• Expanded Area Service – Expanded area service expands your local calling area into a service area which would otherwise be long-distance. This flat fee is assessed for calls made in the expanded local area. Providers assess this fee instead of charging you long distance fees or charging consumers on a per-minute basis.  The size of the local calling area varies between providers.
  • Feature charges – Your provider can impose additional charges for optional features, including Caller ID, three-way calling, and call waiting. You can opt-out of these services if you do not want to pay for them.
  • Inside-wiring maintenance plans – These are utility line warranties. You will pay an additional charge if you enroll in your provider’s inside-wiring maintenance plan. These plans insure you against wiring problems, such as broken wires or loose jacks. Learn more about utility line warranties at

4. Taxes. All local phone bills are subject to a 3 percent federal tax in addition to state and local sales taxes. Your bill should clearly identify these taxes.

For questions regarding charges, including charges not defined here, contact your provider. Your bill should list a toll-free number you can call if you have questions or concerns regarding your billing charges.

If you understand the charges on your bill, you are better prepared to recognize scams. Some consumers have reported that scammers had switched their provider without their permission, also known as “slamming.” Unauthorized charges are sometimes added on to long, confusing bills, also known as “cramming.” If you don’t recognize the companies or charges on your bill, you may be paying for services you didn’t authorize. The OCC offers more information about slamming and cramming on our fact sheet, “How to Avoid Utility-Related Scams and Fraud.”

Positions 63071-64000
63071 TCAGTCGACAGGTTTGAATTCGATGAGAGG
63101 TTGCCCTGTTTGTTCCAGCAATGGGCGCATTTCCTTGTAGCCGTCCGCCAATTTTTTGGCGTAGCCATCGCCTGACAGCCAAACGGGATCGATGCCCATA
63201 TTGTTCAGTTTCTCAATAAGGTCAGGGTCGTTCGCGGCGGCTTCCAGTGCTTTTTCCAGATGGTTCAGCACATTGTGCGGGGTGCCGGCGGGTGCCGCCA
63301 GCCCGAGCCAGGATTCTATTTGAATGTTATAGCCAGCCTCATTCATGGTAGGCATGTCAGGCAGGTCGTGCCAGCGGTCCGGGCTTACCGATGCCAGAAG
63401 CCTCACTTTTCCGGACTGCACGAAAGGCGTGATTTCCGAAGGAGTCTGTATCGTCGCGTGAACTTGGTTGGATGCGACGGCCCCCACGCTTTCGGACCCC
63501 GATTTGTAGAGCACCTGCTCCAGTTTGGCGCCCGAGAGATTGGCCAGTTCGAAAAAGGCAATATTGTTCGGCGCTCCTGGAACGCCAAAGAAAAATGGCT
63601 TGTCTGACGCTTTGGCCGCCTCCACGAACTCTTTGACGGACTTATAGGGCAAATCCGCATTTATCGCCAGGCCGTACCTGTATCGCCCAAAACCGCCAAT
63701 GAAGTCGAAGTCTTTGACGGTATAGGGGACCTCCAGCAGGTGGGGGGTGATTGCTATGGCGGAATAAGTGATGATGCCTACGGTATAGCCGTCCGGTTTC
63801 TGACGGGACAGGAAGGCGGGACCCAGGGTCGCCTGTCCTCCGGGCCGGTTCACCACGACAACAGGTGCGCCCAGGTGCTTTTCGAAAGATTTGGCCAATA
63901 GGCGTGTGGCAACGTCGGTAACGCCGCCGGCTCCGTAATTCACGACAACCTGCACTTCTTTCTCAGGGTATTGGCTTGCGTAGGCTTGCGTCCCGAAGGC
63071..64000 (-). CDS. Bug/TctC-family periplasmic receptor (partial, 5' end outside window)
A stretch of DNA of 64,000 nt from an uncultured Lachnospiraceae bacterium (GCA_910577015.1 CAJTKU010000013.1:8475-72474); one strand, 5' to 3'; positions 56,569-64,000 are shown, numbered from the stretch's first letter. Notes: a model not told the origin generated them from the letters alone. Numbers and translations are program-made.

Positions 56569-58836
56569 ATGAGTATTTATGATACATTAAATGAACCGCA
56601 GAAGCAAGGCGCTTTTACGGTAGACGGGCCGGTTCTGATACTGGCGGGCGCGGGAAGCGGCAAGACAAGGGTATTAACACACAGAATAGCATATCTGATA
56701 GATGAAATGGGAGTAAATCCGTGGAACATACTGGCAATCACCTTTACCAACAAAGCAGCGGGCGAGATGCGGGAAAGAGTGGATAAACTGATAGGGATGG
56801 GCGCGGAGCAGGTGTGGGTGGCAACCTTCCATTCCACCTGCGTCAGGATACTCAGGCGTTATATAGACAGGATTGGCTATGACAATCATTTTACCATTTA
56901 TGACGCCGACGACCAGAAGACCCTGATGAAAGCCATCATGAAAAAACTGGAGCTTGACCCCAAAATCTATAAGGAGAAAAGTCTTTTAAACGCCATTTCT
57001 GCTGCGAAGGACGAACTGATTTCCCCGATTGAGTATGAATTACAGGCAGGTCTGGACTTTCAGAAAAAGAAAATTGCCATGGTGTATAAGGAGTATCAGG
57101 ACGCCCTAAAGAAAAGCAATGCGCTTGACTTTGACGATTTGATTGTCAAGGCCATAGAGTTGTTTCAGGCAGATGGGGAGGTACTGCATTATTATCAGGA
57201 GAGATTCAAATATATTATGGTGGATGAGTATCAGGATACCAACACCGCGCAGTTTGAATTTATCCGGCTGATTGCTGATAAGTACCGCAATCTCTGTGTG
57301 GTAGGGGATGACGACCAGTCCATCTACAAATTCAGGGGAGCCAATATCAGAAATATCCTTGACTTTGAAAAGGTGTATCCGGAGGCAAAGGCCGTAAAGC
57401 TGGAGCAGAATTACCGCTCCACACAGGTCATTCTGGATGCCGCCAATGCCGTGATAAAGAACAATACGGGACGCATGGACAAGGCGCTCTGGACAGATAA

Paying your bill

Pay your bill as soon as possible to avoid missing a payment and paying late fees. Providers accept payment in a variety of ways. Some payment methods come with an additional charge, that are a cost of convenience. Ask if your method of payment charges an additional fee. You should also be aware that not all payment methods will post your payment in a timely manner. Before you pay, know if your chosen method will post your payment before the bill due date.

Your phone bill must identify the charges you need to pay to keep basic service. If you receive a disconnection notice or if your provider disconnects your service for nonpayment, contact your provider to see if they offer payment plans or assistance programs. Providers may also offer Lifeline programs, which provide financial assistance for phone service. Learn more at Contact your provider to learn more or apply for payment assistance.

Filing a complaint

Contact your provider if you have a question or want to dispute a charge. You can also file an informal complaint with the PUCO’s online complaint form. Use the PUCO’s complaint form on its website at You can also contact the PUCO with questions or complaints toll-free at 1-800-686-7826, or write to them:

Public Utilities Commission of Ohio

180 E. Broad St., 7th Floor
Columbus, Ohio 43215

The Federal Communications Commission (FCC) also accepts complaints regarding telecommunications issues at 1-888-CALL-FCC (1-888-225-5322) or at Forms are also available to print on its website. Fax your complaint forms to 1-866-418-0232 or mail them to:

Federal Communications Commission
Consumer and Governmental Affairs Bureau
Consumer Inquiries and Complaints Division

45 L Street NE
Washington, DC 20554

You can also alert the FCC to an issue without filing a complaint by using the “Share Your Story” feature on the FCC’s website at

Always review your bill carefully every month. If you have questions regarding your bill, contact your provider. To help you learn more about your phone service, the OCC has more information on its website at, including information about telephone service options, payment assistance and avoiding unwanted calls.